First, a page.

The calling of humanities is to make us truly human in the best sense of the word
J. Irwin Miller
Our aim in the Infant and Junior departments is to instil in the children a love of the subject that will encourage them to continue their studies further into the Senior School.
The study of history in the Junior School ranges from the Egyptians through to 1945; a study of aspects of local history and the history of the school itself form the basis of the Year 6 curriculum. Therefore, by the time the pupils enter the Senior School, they have a broad knowledge of the times and major events. Outside educational visits support and enhance the pupils’ understanding of events.
One of the important skills when studying history is the processing of differing types of information, ranging from textbook descriptions to document sources, and the use of maps, photographs and computer databases. This is reinforced by project work, encouraging pupils to accumulate and process facts, as well as producing their own notes.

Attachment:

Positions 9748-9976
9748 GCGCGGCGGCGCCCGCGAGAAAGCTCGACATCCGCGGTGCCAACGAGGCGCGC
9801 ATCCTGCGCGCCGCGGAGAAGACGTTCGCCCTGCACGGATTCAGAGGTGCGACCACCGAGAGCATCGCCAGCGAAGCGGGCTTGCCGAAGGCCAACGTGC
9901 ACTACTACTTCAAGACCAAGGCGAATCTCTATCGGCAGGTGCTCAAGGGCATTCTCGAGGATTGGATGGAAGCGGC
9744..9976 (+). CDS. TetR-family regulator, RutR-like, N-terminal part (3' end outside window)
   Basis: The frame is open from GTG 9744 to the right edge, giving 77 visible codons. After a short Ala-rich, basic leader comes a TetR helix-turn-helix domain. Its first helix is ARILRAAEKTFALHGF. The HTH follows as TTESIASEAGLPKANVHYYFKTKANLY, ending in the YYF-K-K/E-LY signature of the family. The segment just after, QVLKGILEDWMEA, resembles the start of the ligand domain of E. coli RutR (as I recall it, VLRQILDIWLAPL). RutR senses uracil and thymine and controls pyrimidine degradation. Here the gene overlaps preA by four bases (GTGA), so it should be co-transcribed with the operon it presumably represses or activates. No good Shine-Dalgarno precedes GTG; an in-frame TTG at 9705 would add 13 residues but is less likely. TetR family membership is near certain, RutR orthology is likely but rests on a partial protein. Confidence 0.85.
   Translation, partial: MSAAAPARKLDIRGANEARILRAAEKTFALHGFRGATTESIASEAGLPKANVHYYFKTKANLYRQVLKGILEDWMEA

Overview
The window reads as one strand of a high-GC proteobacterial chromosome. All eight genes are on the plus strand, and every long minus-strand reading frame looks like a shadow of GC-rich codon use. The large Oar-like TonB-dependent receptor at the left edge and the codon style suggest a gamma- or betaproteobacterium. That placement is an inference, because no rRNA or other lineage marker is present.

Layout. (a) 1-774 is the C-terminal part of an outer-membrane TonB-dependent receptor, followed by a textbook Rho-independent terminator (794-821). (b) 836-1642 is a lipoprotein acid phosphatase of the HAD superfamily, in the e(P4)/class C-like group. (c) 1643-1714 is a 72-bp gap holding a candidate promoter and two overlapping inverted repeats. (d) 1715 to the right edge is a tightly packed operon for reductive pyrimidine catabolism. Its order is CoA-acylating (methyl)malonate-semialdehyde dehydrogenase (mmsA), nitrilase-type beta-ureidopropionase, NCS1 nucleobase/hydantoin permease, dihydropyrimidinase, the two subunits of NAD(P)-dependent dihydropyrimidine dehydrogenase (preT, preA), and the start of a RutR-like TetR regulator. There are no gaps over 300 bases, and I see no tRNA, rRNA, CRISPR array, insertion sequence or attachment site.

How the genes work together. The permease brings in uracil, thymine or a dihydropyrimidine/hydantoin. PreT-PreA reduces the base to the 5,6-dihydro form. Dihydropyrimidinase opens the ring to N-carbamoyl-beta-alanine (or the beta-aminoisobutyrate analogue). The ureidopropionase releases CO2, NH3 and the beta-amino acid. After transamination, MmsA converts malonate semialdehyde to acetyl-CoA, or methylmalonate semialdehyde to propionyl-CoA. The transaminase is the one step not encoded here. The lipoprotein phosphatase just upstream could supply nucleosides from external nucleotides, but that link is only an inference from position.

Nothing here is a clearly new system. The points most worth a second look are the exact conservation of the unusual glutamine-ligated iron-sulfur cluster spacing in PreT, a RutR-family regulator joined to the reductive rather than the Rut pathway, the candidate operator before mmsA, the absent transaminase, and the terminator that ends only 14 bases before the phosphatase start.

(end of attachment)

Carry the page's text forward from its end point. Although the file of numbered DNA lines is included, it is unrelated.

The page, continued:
Importance is placed in history lessons not purely on the learning of historical facts but also on the acquisition of key historical skills. From Year 7 onwards pupils learn to use terminology such as cause and consequence, chronology, change and continuity. Pupils engage in source analysis from an early stage, and are taught about bias and the reasons for different historical interpretations. At all stages of the history syllabus, a balance is achieved between the global and national impact of key events and their effect on the lives of ordinary people living at the time.
The Year 7 course covers British history from 1066 to 1485 – starting with the Norman Conquest, going through key episodes under the reign of the Norman, Plantagenet, Lancastrian and Yorkist kings, ending with the Wars of the Roses. Major events such as the Black Death, the Peasants’ Revolt, the Crusades, the Magna Carta and the Hundred Years War are all studied in depth.